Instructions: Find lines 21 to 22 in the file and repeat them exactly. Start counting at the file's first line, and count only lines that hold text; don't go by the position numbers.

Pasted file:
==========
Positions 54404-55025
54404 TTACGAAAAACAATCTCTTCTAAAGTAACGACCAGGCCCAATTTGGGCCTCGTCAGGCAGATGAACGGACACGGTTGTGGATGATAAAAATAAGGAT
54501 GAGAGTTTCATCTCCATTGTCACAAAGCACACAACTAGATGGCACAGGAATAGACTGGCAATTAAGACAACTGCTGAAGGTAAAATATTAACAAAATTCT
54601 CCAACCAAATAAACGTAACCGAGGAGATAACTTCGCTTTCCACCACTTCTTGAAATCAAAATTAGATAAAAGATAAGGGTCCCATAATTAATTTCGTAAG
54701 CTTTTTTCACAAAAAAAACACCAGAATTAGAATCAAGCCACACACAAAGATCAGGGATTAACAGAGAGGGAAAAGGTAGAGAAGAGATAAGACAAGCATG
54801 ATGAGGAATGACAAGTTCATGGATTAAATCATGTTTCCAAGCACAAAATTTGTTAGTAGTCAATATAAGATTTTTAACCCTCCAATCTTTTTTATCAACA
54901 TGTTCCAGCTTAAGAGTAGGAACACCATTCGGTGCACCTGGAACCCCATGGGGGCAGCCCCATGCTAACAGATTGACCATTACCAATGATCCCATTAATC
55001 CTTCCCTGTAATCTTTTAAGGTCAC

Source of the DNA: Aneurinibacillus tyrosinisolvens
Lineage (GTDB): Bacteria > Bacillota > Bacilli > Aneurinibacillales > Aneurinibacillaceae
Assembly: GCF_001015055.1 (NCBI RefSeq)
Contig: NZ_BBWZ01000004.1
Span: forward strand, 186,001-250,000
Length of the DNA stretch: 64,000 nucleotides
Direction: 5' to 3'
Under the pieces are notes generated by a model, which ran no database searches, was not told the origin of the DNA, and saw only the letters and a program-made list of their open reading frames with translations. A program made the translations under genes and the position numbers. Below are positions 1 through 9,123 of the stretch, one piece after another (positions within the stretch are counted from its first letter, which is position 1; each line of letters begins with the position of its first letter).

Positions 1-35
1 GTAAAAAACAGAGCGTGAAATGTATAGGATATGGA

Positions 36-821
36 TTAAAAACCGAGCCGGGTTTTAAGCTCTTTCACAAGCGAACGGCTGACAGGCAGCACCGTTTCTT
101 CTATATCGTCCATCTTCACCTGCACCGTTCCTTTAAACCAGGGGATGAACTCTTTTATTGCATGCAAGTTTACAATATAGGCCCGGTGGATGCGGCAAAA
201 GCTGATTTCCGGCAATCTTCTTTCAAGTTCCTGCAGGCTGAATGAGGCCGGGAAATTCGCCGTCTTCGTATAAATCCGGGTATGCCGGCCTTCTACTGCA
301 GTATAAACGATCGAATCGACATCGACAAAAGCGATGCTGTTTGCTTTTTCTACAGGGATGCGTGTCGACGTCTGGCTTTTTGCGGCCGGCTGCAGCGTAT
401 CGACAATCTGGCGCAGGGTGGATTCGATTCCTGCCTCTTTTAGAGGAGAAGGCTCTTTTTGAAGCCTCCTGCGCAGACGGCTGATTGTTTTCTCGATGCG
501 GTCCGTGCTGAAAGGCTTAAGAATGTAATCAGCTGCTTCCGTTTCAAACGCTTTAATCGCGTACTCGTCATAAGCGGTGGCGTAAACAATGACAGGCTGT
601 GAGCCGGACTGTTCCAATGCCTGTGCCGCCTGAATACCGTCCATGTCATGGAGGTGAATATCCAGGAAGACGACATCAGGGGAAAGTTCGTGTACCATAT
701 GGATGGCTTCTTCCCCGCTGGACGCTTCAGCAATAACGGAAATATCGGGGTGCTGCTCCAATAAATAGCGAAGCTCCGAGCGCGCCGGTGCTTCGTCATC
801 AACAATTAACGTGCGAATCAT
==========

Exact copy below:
101 CTATATCGTCCATCTTCACCTGCACCGTTCCTTTAAACCAGGGGATGAACTCTTTTATTGCATGCAAGTTTACAATATAGGCCCGGTGGATGCGGCAAAA
201 GCTGATTTCCGGCAATCTTCTTTCAAGTTCCTGCAGGCTGAATGAGGCCGGGAAATTCGCCGTCTTCGTATAAATCCGGGTATGCCGGCCTTCTACTGCA